Americans with Disabilities Act (ADA)
The Americans with Disabilities Act (ADA) became law in 1990.
To be protected by the ADA, one must have a disability or have a relationship or association with an individual with a disability.
An individual with a disability is defined by the ADA as a person who has a physical or mental impairment that substantially limits one or more major life activities, a person who has a history or record of such an impairment, or a person who is perceived by others as having such an impairment. The ADA does not specifically name all of the impairments that are covered.
Major life activities include, but are not limited to, caring for oneself, performing manual tasks, seeing, hearing, eating, sleeping, walking, standing, lifting, bending, speaking, breathing, learning, reading, concentrating, thinking, communicating, and working.
Title I requires employers with 15 or more employees to provide qualified individuals with disabilities an equal opportunity to benefit from the full range of employment-related opportunities available to others.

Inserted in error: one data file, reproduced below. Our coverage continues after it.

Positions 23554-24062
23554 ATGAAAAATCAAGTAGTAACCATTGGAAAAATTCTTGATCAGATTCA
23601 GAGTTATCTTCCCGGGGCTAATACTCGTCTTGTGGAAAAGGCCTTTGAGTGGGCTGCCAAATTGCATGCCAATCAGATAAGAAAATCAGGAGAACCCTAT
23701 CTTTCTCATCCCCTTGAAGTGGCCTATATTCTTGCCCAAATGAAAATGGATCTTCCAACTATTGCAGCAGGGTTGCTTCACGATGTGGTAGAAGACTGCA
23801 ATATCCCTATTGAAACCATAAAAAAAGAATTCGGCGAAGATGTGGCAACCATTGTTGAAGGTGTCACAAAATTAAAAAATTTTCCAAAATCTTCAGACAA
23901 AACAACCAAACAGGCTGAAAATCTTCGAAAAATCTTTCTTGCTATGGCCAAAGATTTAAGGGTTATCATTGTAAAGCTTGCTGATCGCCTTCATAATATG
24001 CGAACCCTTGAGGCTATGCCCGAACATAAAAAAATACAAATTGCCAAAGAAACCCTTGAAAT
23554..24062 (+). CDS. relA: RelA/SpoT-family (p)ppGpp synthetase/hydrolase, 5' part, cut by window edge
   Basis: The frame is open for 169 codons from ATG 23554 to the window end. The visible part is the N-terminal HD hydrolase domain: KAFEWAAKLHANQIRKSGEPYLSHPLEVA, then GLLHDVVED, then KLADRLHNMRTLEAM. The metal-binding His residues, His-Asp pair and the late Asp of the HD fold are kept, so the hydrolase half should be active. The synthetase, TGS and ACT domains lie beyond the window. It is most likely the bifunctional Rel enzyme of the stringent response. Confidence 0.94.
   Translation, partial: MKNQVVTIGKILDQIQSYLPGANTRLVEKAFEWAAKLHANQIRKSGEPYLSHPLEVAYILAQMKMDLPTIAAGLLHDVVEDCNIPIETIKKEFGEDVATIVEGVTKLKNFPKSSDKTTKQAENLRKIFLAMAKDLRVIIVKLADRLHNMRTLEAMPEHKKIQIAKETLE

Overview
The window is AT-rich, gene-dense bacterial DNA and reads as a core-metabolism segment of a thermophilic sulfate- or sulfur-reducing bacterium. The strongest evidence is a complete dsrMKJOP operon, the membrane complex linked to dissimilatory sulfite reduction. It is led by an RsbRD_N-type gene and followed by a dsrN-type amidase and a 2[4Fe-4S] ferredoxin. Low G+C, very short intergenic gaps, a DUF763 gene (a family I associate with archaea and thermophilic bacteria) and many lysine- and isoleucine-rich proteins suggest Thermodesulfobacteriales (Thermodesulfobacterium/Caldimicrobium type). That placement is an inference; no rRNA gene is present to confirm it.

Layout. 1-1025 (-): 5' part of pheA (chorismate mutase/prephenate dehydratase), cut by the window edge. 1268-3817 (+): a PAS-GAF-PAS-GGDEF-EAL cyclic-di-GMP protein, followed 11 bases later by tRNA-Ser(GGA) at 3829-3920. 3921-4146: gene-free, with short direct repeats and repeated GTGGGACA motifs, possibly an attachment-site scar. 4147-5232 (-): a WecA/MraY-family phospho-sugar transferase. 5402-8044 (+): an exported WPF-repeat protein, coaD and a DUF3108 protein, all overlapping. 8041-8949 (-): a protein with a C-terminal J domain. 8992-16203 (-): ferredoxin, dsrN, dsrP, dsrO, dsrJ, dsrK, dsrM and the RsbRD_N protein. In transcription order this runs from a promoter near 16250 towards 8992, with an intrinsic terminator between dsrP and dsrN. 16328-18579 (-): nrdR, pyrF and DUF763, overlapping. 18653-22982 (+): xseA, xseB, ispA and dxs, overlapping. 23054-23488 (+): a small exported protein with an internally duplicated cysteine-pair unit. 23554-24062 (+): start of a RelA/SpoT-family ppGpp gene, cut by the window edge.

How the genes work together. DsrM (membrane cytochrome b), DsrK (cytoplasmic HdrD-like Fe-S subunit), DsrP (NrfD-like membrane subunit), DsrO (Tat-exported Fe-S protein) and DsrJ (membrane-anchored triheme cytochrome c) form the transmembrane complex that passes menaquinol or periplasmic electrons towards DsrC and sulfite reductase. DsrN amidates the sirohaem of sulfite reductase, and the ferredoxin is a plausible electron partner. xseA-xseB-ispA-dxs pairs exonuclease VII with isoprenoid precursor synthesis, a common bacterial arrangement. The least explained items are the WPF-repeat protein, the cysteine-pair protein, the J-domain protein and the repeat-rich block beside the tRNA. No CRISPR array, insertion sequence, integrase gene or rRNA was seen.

For example, it prohibits discrimination in recruitment, hiring, promotions, training, pay, social activities, and other privileges of employment. It restricts questions that can be asked about an applicant’s disability before a job offer is made, and it requires that employers make reasonable accommodation to the known physical or mental limitations of otherwise qualified individuals with disabilities, unless it results in undue hardship.
For employers, a well-written position description appropriately describes the position and sets out all its necessary requirements and important duties. This can clearly and unequivocally show what an employer considers to be the essential functions of the job. A qualified employee with a disability must be able to prove that he or she can perform the essential functions of a job, with or without reasonable accommodation.
The Missouri Human Rights Act (MHRA) also applies to the workplace in terms of disability discrimination.
Weiss Attorneys at Law has extensive experience with disability discrimination laws and their application to today’s workplace. Contact one of our attorneys to discuss your situation involving the ADA or MHRA.